juila> import Xtc: xtc_init, read_xtc, close_xtc

julia> stat, xtc = xtc_init("traj.xtc");
Initializing traj.xtc
No. of atoms = 2014

juila> stat, xtc = read_xtc("traj.xtc")

These are the coordinates of just the "C" group from this frame:

julia> xtc.x[:,C_locations]
3x4 Array{Float32,2}:
 1.297  1.249  1.334  1.269
 0.937  1.021  1.145  1.21 
 0.483  0.601  0.638  0.762

As I stated earlier, some of these functions would be much more of use in a script, so check out the examples.

###Analysis Some basic functions are included in the Utils module. These include adjusting for the periodic boundary condition (pbc), calculating bond angles (bond_angle), and calculating dihedral angles (dih_angle).

####Periodic Boundary Condition Use "pbc", Let's say you're interested in getting the distance between two atoms:

julia> atom1 = g.x["C"][1][:,1]
3-element Array{Float32,1}:
 0.443
 4.49 
 3.818

julia> atom2 = g.x["OW"][1][:,1]
3-element Array{Float32,1}:
 3.273
 0.392
 2.835

Here is the vector between these atoms:

julia> a = atom1 - atom2
3-element Array{Float32,1}:
 -2.83 
  4.098
  0.983

Now to adjust for the periodic boundary condition. Note I'm using the box from the same frame as the coordinates above.

julia> a = pbc(a,g.box[1])
3-element Array{Float64,1}:
  2.1698  
 -0.901803
  0.983   

The magnitude is the distance:

julia> sqrt(dot(a,a))
2.547073301335343

####Bond Angles Use "bond_angle". There are several different methods, all of which return angles in radians:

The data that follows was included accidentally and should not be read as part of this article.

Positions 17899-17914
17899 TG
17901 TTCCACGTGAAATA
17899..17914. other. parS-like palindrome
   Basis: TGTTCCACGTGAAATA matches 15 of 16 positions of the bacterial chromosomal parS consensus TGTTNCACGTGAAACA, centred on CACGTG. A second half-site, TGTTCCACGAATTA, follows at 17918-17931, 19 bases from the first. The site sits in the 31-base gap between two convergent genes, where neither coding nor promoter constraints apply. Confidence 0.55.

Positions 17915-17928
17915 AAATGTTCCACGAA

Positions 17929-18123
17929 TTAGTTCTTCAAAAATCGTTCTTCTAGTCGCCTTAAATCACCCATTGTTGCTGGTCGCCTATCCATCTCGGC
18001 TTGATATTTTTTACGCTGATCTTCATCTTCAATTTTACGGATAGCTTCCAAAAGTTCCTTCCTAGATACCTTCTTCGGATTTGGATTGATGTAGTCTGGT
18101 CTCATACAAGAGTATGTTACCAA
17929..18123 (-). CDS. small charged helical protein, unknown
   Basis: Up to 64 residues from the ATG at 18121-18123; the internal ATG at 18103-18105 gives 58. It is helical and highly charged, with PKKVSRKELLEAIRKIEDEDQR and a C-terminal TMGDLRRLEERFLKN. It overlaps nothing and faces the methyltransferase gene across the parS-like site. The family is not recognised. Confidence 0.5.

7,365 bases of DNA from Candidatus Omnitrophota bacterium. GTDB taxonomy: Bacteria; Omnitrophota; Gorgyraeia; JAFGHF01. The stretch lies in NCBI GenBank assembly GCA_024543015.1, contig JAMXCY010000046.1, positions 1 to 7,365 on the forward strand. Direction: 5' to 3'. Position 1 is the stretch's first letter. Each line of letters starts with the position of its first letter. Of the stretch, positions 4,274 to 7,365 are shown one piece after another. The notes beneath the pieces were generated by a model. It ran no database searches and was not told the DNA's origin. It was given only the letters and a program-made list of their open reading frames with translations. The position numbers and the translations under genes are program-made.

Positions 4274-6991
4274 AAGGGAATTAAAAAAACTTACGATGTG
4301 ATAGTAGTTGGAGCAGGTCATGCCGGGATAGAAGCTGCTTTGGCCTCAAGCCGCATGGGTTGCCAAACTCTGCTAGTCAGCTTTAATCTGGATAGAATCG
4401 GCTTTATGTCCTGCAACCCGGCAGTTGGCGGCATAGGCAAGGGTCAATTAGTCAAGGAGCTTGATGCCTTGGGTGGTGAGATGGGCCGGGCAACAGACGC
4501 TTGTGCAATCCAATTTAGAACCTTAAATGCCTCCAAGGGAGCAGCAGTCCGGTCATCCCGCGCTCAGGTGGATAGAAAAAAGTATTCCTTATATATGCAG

Using the coordinate of three atoms that form an angle:

julia> angle = bond_angle(g.x["C"][1][:,1],
                          g.x["C"][1][:,2],
                          g.x["C"][1][:,3],
                          g.box[1])
2.082081985142061

Note that I'm just passing xyz coordinates as the first three arguments:

julia> g.x["C"][1][:,1]
3-element Array{Float32,1}:
 0.443
 4.49 
 3.818

Getting all the bond angles of an index group (like a linear alkane) for a single frame - note the two different methods:

julia> angle = bond_angle(g.x["C"][1],g.box[1])
6-element Array{Float64,1}:
 2.08208
 1.93741
 2.01737
 1.87734
 2.02827
 2.01592

julia> angle = bond_angle(g,"C",1)
6-element Array{Float64,1}:
 2.08208
 1.93741
 2.01737
 1.87734
 2.02827
 2.01592

Getting all the angles of an index group for all frames (in this case octane using only four frames - note there are two ways to do this):

julia> angle = bond_angle(g.x["C"],g.box)
6x4 Array{Float64,2}:
 2.08208  2.03211  1.96856  1.86377
 1.93741  1.92178  2.01451  1.92411
 2.01737  2.04895  1.93338  1.98445
 1.87734  1.98397  2.00395  1.8616 
 2.02827  2.00471  2.03594  2.04358
 2.01592  1.9744   1.83227  2.0012 

julia> angle = bond_angle(g,"C")
6x4 Array{Float64,2}:
 2.08208  2.03211  1.96856  1.86377
 1.93741  1.92178  2.01451  1.92411
 2.01737  2.04895  1.93338  1.98445
 1.87734  1.98397  2.00395  1.8616 
 2.02827  2.00471  2.03594  2.04358
 2.01592  1.9744   1.83227  2.0012 

And here is the first angle for all of the frames from this:

julia> angle[1,:]
1x4 Array{Float64,2}:
 2.08208  2.03211  1.96856  1.86377

Here are all of the angles for the first frame:

julia> angle[:,1]
6-element Array{Float64,1}:
 2.08208
 1.93741
 2.01737
 1.87734
 2.02827
 2.01592

####Dihedral Angles Use the "dih_angle" function to calculate dihedral angles. There are several methods. For now here are a few examples. Note that the dihedral angle is returned in radians.

Using the coordinates of four atoms making up the angle:

julia> angle = dih_angle(g.x["C"][1][:,1],
                     g.x["C"][1][:,2],
                     g.x["C"][1][:,3],
                     g.x["C"][1][:,4],
                     g.box[1])
-1.384181494375928

Using one frame to return all angles in a sequence (in this case all the angles in octane - note the two different ways to do this):

julia> g.x["C"][1]
3x8 Array{Float32,2}:
 0.443  0.549  0.675  0.646  0.773  0.728  0.827  0.767
 4.49   4.461  4.547  4.685  4.775  4.891  4.929  0.017
 3.818  3.926  3.932  4.003  4.032  4.125  4.242  4.354